Editors' note: This week's edition of Apple Talk Weekly is not the usual roundup of top news from the week. For that, you can read all about Apple's iPhone 4S event on Tuesday, and our coverage of the life and legacy of Apple co-founder Steve Jobs, who passed away Wednesday.
commentary Long before I ever thought I'd be writing about Apple, I had a deep fascination with its products. That journey started as I imagine it did for most people my age: an iPod, followed shortly thereafter by one the company's computers, then later, one of its mobile phones. I subsequently learned that there's a term for that dubbed the halo effect: get customers into the company's experience through one product, and you'll get them into the rest. That is, if the other products are designed to work with one another.
Few companies have had that vision as clearly as Apple has during the past decade. And at the heart of it was Steve Jobs, who passed away earlier this week.
I never got to meet Jobs, only coming to cover the company after his last medical leave, and long after Apple had become the financial and technological juggernaut we know today. But I came to know the company's products well, which have Jobs' touch all over them. In that regard, trying to separate Jobs' and Apple's vision of what technology can be is impossible--which explains in all too brief a manner the significance of his passing.
On that note, I can't think of a better way to remember Jobs than to look at the impact his products have had on my passion for the world of consumer technology.
The first Apple product I ever bought was a third-generation iPod, the one with the touch-sensitive buttons that managed to attract tiny bits of dirt and finger oils that were nearly impossible to remove. I treasured the device after having come from a Sony MiniDisc player that worked very well but left me scratching my head when it came to Sony's thinking about how people wanted to get music on and off their device. The Sony software would turn MP3s into Sony's proprietary format, a painstakingly long and drawn out process. After shelling out for a Firewire card for my PC to sync up the iPod with iTunes, it was hard to imagine using a product like that MiniDisc player again, with albums zipping over in just a few seconds using a software program I actually wanted to use to listen to music on my computer too.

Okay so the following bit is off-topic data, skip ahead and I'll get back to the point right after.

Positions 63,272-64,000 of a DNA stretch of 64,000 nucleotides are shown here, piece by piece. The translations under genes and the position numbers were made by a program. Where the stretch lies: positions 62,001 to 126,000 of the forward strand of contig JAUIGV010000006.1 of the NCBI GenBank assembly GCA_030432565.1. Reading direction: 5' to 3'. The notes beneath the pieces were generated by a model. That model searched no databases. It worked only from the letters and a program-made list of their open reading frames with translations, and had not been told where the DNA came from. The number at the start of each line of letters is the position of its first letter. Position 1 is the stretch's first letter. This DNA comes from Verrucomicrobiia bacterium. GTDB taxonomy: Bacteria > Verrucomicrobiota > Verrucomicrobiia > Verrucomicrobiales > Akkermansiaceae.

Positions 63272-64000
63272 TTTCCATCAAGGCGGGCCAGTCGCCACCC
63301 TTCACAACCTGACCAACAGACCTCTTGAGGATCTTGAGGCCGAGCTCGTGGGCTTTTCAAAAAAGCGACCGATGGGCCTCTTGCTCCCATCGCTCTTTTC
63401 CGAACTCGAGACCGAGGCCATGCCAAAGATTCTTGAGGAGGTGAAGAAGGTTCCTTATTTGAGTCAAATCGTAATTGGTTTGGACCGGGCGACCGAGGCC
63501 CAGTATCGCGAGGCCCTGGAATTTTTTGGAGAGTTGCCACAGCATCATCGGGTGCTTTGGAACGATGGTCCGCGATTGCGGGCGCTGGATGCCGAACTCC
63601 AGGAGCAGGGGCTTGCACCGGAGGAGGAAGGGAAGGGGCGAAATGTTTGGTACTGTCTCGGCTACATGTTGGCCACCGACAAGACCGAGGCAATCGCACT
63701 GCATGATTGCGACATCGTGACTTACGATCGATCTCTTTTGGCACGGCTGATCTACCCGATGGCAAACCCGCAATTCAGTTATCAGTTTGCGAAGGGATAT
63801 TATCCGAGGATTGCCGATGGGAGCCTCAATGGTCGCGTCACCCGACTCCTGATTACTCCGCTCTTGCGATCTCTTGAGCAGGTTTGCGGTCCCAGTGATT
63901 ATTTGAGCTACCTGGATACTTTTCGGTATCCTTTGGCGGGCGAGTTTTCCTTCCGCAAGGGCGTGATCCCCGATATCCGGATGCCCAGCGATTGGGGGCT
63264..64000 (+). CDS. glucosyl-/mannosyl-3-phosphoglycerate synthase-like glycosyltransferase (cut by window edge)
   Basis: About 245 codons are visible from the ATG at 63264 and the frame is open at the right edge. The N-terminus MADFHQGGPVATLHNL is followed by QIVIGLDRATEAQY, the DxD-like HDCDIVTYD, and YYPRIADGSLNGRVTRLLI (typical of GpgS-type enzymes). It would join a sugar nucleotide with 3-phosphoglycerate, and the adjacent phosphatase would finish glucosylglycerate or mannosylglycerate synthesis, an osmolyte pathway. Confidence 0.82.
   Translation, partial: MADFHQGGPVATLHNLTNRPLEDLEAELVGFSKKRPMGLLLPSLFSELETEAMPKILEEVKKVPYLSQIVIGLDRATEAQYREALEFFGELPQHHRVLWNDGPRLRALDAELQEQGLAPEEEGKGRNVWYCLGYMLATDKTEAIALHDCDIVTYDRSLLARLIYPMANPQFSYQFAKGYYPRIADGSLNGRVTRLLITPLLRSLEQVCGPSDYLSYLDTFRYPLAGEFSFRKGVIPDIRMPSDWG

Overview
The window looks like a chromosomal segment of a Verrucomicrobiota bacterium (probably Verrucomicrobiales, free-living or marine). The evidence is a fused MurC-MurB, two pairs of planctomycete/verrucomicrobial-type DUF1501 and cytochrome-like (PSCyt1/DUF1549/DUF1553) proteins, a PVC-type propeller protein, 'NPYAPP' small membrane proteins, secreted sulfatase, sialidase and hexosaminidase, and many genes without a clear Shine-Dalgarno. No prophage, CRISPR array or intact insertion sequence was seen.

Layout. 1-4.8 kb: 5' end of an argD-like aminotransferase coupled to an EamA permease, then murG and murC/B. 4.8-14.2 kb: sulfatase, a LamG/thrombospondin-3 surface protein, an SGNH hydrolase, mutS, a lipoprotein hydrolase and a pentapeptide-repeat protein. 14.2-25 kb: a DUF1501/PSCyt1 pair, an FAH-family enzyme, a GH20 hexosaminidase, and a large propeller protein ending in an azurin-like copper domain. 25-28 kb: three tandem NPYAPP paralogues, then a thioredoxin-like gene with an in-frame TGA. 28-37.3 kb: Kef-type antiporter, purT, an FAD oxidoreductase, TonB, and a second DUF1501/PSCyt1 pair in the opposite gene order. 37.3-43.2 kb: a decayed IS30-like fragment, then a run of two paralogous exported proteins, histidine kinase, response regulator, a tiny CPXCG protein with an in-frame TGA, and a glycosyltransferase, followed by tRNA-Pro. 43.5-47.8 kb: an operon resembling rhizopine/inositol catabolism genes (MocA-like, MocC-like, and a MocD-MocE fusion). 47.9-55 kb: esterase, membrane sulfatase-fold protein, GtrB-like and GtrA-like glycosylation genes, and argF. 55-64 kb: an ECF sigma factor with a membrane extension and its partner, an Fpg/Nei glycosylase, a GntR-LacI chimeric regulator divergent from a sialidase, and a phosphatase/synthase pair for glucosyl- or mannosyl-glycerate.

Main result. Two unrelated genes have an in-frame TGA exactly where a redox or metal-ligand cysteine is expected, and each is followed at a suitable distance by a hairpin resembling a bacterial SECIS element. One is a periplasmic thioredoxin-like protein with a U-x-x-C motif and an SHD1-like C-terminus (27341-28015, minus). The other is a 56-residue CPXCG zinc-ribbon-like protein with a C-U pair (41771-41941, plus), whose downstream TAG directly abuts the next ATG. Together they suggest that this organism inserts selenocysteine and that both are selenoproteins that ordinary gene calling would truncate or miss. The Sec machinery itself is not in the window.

Later on, I'd get my first Mac. Replacing one of the last ThinkPad models IBM made before selling that business to China-based Lenovo, I picked up a G4 iBook. The thing was perhaps the biggest lemon of a computer I'd ever used, but its ease of use and overall design aesthetic somehow made me overlook its shortcomings.
How bad did this thing end up being? In no more than a year's time the paint wore off the keys, the battery swelled just enough to stick out so that the laptop wasn't quite level when sitting on a flat surface, and it had a finicky logic board that made the thing freeze up quite frequently, and usually at the most inopportune times. There was also a mysterious crack that developed on one of the corners, and the little rubber feet on the bottom would fall off incessantly.
Despite these flaws I stuck with it, in part because I liked using it. If this had been a romantic relationship, it would have been like me explaining to friends and loved ones that my significant other was the nicest person ever--when she wasn't being a total flake or lighting my term paper on fire the night before it was due.
Maybe one of the best examples of how much of a dud the G4 iBook was, was when I had prepared (between kernel panics) a slideshow for my sister's surprise birthday party. I had colluded with my brother-in-law to scan a bunch of photos, put them into iPhoto, and time them with one of her favorite songs. We had talked over the phone as I explained this process to him, with him replying incredulously that I was able to do that in an afternoon. "Yeah, it's free software," I said, to which he replied "I can't wait to see it."
Unfortunately for both of us--and the iBook--that never happened. The hard drive completely bit it on the way to the party. Opening up the lid from what would be its last sleep, we had nothing but a blue screen. In the frantic hope of not making my fellow family member look like he had flaked on a gift, I spent the next hour at a nearby Genius Bar, where a surprisingly sympathetic Genius offered to swap out the hard drive and see if anything could be recovered from the old one right on the spot. Never mind that it was out of warranty. The data ended up being kaput, but somehow my faith in the company that had made this incredibly clunky computer was restored, if only by that one tiny gesture.
Not too long after that I found myself working at CNET, attending Apple's events, and seeing Jobs pitch the company's products on stage--with perhaps my first such assignment being the most memorable: the unveiling of the original iPhone. I had gone in there not having any idea what to expect, and ended up being thoroughly entertained as Jobs detailed the product's capabilities--most importantly the making of phone calls, which Jobs demoed by making an infamous prank call to an unknowing Starbucks barista and trying to order 4,000 cups of coffee for attendees. There's no question those antics will be missed at future Apple events.
As many--including myself--have written in the past several days, the future of Apple is now filled with some of the same mysterious qualities we have looked for in the company's products over the years. While there will always be the lingering question of what would have been if Jobs had lived on and led the company into its next decade--or two, or three--there will still be something special in whatever comes from the company next. Whether it's a TV set, a printer, or a high-tech clock radio, we'll all know it has a bit of Jobs in it.